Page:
WATER TABLE INVESTIGATION REPORT: this will help you determine whether you can dig a basement, or do you need to raise the house up?
These are the big ones. You might have local wetland delineation issues, easements, or setbacks to worry about. Once you get that Construction Permit, treat yourself to a celebratory dinner. You'll have earned it!
The Construction Permit needs to be prominently displayed on the job site. You also need to keep one of those sealed sets of building plans on site at all times, just in case you get a surprise visit from an inspector. Hopefully by now you will have made friends with the township inspector, because he's going to have a big say in the ease or difficulty of your project. The inspections are all spelled out and will be required at each step in the process before you can move on. This could cause a delay of one to several days (not counting bad weather), so think ahead – but not too far ahead.
The first inspection will come pretty quick. When your excavator digs the hole for your foundation, the township may inspect the bottom of the footing trenches before placement of footings. If you are using a Superior Walls precast foundation system, there will be no footings so this inspection will be unnecessary. However, the footings for your deck and porches will need to be inspected.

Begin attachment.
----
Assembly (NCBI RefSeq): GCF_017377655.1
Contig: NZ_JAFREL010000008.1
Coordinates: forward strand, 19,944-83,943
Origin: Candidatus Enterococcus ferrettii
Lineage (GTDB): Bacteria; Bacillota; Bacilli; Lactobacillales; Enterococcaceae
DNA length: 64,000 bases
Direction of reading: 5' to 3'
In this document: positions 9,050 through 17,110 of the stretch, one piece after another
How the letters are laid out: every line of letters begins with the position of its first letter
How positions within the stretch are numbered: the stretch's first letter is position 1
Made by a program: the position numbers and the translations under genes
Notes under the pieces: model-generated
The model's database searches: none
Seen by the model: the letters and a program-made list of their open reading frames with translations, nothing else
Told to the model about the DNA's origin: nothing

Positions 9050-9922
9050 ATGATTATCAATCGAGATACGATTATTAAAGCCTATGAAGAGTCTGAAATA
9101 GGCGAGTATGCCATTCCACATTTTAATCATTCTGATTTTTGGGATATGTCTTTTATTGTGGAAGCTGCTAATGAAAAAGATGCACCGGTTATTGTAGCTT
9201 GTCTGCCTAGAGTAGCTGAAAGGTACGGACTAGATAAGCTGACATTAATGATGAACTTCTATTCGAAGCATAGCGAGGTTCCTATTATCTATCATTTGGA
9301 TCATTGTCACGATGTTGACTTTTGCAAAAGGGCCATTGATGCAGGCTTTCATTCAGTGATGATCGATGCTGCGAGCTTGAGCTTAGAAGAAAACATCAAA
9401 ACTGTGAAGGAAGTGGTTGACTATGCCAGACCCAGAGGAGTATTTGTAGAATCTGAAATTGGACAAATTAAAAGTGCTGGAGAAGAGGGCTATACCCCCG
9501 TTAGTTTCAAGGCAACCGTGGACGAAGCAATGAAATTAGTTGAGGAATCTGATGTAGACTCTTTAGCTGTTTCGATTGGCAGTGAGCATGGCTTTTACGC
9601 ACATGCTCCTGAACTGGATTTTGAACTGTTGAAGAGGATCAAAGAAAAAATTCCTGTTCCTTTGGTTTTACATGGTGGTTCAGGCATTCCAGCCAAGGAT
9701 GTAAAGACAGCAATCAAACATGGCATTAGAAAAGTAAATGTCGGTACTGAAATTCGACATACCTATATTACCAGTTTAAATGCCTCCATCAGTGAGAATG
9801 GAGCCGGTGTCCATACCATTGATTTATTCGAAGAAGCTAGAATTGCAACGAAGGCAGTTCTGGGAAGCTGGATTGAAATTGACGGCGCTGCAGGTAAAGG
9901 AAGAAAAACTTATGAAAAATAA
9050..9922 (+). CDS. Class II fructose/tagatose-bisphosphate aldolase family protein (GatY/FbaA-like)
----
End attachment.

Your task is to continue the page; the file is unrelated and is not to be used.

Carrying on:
There will be a foundation inspection before the backfill is shoveled in. The big inspection will be the framing inspection. This must be done before the insulation is added. Then, there will be an inspection for the plumbing, the electrical panel and wiring, the septic or sewer service, then insulation. At the end of the project, there will be a final inspection before issuance of a Certificate of Occupancy; the inspector will look at the finishing work, the smoke detectors, fixtures, etc. There may be other inspections in between, depending on the township.
Unless you are acting as your own general contractor, inspections should not concern you, except that if something fails the whole project grinds to a halt. If you are the Homeowner Builder, you will probably be arranging the inspections yourself, and it helps to know what the township is looking for.
About the author: Mercedes Hayes is a Realtor in New Jersey and Pennsylvania. She designed her own log home which was featured in the 2004 Floor Plan Guide of Log Home Living magazine. You can learn more about log homes by visiting www.JerseyLogHomes.com.